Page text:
Irish Innocence Project Summary
An Innocence project represents someone who is factually innocent of a crime or claims to be factually innocent, where a miscarriage of justice is claimed. In effect, the project seeks to unearth new evidence to secure whatever remedy is appropriate in the individual case.
The Irish Innocence Projects works largely, but not exclusively, on the basis that a person claiming to be a victim of a miscarriage of justice has to adduce that a new or newly discovered fact shows that there has been a miscarriage within the rubric of the Criminal Procedure Act 1993. The burden of proof on the balance of probabilities lies with the alleged victim of the miscarriage of justice. In essence, the Innocence project assists in the unearthing of this new or newly discovered evidence with a view towards exoneration.
The Irish project was set up in September 2009 at Griffith College Dublin by Dean David Langwallner and is thus comparatively youthful. The Innocence project is a perfect vehicle to enable students to develop a number of core clinical skills in that students work on the closed case files of serving, or former, prisoners who claim factual innocence. These skills include : interviewing skills – witnesses, applicants and serving prisoners, undertaking targeted and focused practical research, gaining exposure to real court documents and ‘ learning by doing’ , i.e. practising constitutional law, criminal law et al.
The overall aim is to achieve three salutary and interlocking ends:
- Above all help free innocent people who are either serving prisoners or who have been released from prison.
- Inculcate in students clinical skills in a way which made learning interesting and personally rewarding
- Develop a human rights consciousness among intending lawyers.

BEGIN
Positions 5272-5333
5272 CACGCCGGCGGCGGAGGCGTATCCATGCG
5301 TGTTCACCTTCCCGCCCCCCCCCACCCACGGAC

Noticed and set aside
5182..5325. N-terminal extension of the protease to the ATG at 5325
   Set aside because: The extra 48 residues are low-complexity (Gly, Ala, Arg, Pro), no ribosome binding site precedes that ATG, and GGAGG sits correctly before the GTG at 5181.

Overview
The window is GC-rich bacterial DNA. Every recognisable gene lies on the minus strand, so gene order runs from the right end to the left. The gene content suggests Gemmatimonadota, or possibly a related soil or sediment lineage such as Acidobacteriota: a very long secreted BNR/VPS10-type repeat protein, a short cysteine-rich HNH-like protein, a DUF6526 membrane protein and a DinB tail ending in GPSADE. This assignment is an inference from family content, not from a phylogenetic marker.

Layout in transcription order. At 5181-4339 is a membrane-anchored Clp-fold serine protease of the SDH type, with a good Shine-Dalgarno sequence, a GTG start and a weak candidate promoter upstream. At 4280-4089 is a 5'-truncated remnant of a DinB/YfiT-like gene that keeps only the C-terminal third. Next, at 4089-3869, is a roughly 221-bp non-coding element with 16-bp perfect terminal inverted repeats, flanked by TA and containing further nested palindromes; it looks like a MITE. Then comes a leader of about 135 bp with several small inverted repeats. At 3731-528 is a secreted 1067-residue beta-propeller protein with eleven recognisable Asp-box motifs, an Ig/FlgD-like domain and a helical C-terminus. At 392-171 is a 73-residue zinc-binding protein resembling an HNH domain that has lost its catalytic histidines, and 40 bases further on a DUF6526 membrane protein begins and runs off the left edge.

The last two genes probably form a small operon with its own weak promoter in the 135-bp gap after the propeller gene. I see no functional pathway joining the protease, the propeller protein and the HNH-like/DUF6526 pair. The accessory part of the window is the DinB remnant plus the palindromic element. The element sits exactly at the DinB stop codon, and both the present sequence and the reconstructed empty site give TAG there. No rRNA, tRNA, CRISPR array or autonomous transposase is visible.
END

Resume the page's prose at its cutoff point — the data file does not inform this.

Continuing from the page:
The college was supportive and agreed to provide rooms and conference facilities. There was a significant amount of initial interest and after careful and select publicising of the project and we attracted cases very quickly. It was very quickly discernible borrowing a vernacular expressions and one also used in the law of patent that we were filling along felt want and that there was a pressing need for an Innocence project in Ireland.
At various stages, upwards of 60 people have contacted the project since its inception. As I write there are some 20 active files. There are 12 student caseworkers drawn from Trinity, DCU and Griffith and up to eight supervising lawyers and a supervisory board which is chaired by an Irish Supreme Court judge. The project has several active cases including a constitutional case on preservation of evidence, a case on an application for a pardon and a trans national case. The project is based and housed in Griffith College Dublin.
This year 2013 5 caseworkers from the project will be doing internships in Arizona, Ohio and Idaho at their innocence projects. Dean David Langwallner secured said internships. Sid students come from Trinity College and Griffith College Dublin.
A Fulbright scholar Ann Driscoll from The Brandeis Project is coming over to work with the Irish Innocence Project in Fall 2013. She was awarded a Fulbright to work with the project.